Ottawa, December 9, 2021—For distance learning to be a truly viable option beyond emergency education, it needs to engage and empower students while overcoming the challenges of equitable access, social isolation among students, and uneven technological competencies of educators.
This third ICTC edtech report, Uncharted Waters: A World-Class Canadian E-Learning Paradigm, builds on previous research into distance learning in Canada. It elaborates on the opportunities and challenges while providing a planning framework for the long-term adoption of distance learning practices throughout the education system.
The study is informed by primary research consisting of interviews with education subject matter experts from across Canada and a survey of 1063 Canadian students and parents. While previous ICTC edtech reports discuss the need for educator training and competencies, this research finds technological competence, professional development, educator and parental support, and infrastructure readiness to be among the most significant predictors of success in both emergency and ongoing distance learning scenarios.
Virtually all students surveyed (96%) noted the importance of peer-to-peer interaction and the impact of greater isolation on academic performance during COVID-19 measures. The report addresses some of those issues and highlights the importance of pedagogies designed to compliment distance learning as well as the technology competencies recommended for students at various cognitive and social development levels.
The report also looks at the experience of Black Canadians, Indigenous youth, and people with disabilities, who are disproportionately impacted by current distance learning challenges. For Canadian K–12 and post-secondary online education to move forward, equitable and inclusive strategies must be considered.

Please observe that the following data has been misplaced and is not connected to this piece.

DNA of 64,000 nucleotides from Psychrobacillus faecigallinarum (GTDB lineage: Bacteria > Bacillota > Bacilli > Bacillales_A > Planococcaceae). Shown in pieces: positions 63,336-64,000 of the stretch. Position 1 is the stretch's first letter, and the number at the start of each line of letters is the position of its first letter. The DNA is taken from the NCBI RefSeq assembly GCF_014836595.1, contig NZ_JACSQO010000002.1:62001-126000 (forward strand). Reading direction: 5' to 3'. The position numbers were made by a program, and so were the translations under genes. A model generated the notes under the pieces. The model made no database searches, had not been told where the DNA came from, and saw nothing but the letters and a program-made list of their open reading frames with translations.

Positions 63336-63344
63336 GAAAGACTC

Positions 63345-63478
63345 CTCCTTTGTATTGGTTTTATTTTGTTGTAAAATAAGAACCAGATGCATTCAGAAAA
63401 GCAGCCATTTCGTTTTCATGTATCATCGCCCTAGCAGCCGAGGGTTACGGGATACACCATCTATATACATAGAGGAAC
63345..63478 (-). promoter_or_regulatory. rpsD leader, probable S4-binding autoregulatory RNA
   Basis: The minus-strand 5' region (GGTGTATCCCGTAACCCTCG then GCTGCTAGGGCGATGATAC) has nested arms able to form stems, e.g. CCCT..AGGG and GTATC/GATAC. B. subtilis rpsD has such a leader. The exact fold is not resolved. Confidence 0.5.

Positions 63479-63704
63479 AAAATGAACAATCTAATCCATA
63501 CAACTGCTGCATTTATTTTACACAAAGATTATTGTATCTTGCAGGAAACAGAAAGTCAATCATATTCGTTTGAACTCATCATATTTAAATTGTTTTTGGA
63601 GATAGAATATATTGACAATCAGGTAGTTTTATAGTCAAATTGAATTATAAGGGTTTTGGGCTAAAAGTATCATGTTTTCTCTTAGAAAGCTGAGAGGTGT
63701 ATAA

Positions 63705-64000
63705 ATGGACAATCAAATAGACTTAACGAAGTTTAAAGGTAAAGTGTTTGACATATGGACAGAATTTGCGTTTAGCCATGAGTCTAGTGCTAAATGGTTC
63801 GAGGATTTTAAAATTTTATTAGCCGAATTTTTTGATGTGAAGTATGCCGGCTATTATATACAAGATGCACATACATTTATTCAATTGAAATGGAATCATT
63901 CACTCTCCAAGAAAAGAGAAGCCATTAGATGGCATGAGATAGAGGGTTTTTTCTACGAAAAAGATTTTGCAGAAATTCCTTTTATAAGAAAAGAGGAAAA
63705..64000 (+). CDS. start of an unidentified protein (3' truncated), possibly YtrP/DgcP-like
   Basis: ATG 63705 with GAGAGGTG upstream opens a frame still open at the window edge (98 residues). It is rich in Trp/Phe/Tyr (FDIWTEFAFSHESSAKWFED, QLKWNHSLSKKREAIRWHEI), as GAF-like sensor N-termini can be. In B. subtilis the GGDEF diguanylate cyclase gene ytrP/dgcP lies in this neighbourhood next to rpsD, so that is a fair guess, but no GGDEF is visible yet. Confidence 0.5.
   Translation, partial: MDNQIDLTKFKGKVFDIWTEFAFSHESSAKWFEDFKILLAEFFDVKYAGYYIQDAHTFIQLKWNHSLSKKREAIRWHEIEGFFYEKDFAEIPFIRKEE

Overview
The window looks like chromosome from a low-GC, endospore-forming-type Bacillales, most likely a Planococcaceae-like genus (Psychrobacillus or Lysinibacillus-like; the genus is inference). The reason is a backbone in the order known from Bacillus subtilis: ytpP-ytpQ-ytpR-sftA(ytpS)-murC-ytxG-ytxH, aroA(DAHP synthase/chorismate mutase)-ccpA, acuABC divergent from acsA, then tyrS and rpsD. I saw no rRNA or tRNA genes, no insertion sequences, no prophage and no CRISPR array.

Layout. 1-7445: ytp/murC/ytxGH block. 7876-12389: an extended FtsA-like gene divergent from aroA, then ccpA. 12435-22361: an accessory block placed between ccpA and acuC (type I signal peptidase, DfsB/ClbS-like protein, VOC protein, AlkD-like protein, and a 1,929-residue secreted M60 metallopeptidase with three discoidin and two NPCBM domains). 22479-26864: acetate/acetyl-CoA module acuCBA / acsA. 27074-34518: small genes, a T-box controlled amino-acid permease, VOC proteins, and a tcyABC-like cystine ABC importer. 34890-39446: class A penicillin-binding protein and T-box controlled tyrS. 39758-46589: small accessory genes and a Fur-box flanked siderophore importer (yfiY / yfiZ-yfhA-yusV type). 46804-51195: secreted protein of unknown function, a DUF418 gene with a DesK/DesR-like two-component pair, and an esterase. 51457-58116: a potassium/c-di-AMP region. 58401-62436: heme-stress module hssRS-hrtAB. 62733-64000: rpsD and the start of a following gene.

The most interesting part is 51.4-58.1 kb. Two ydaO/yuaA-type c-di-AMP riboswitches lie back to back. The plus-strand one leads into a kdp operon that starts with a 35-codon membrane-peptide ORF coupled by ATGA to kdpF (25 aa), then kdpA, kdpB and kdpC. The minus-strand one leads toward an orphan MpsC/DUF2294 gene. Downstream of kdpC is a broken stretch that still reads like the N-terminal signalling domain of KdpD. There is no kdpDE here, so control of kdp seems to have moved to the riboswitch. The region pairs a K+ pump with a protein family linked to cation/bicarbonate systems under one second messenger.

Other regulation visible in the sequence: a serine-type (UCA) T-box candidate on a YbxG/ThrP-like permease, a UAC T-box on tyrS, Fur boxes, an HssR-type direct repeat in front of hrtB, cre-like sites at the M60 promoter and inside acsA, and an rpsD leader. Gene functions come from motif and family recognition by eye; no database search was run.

”As edtech continues to inspire new learning pathways in an increasingly contact-free economy, enabling greater access and engaging learning experiences for all Canadians will be critical in tomorrow’s economy,” said Namir Anani, ICTC President and CEO.
The Information and Communications Technology Council (ICTC) is a not-for-profit, national centre of expertise for strengthening Canada’s digital advantage in a global economy. Through trusted research, practical policy advice, and creative capacity-building programs, ICTC fosters globally competitive Canadian industries enabled by innovative and diverse digital talent. In partnership with an expansive network of industry leaders, academic partners, and policy makers from across Canada, ICTC has empowered a robust and inclusive digital economy for over 25 years.
To arrange an interview on this study or other media inquiries, please contact Paul Stastny at [email protected] or 403.351.0138 Ext. 823.
A copy of the study can be accessed here.
A French language press release of this report is here.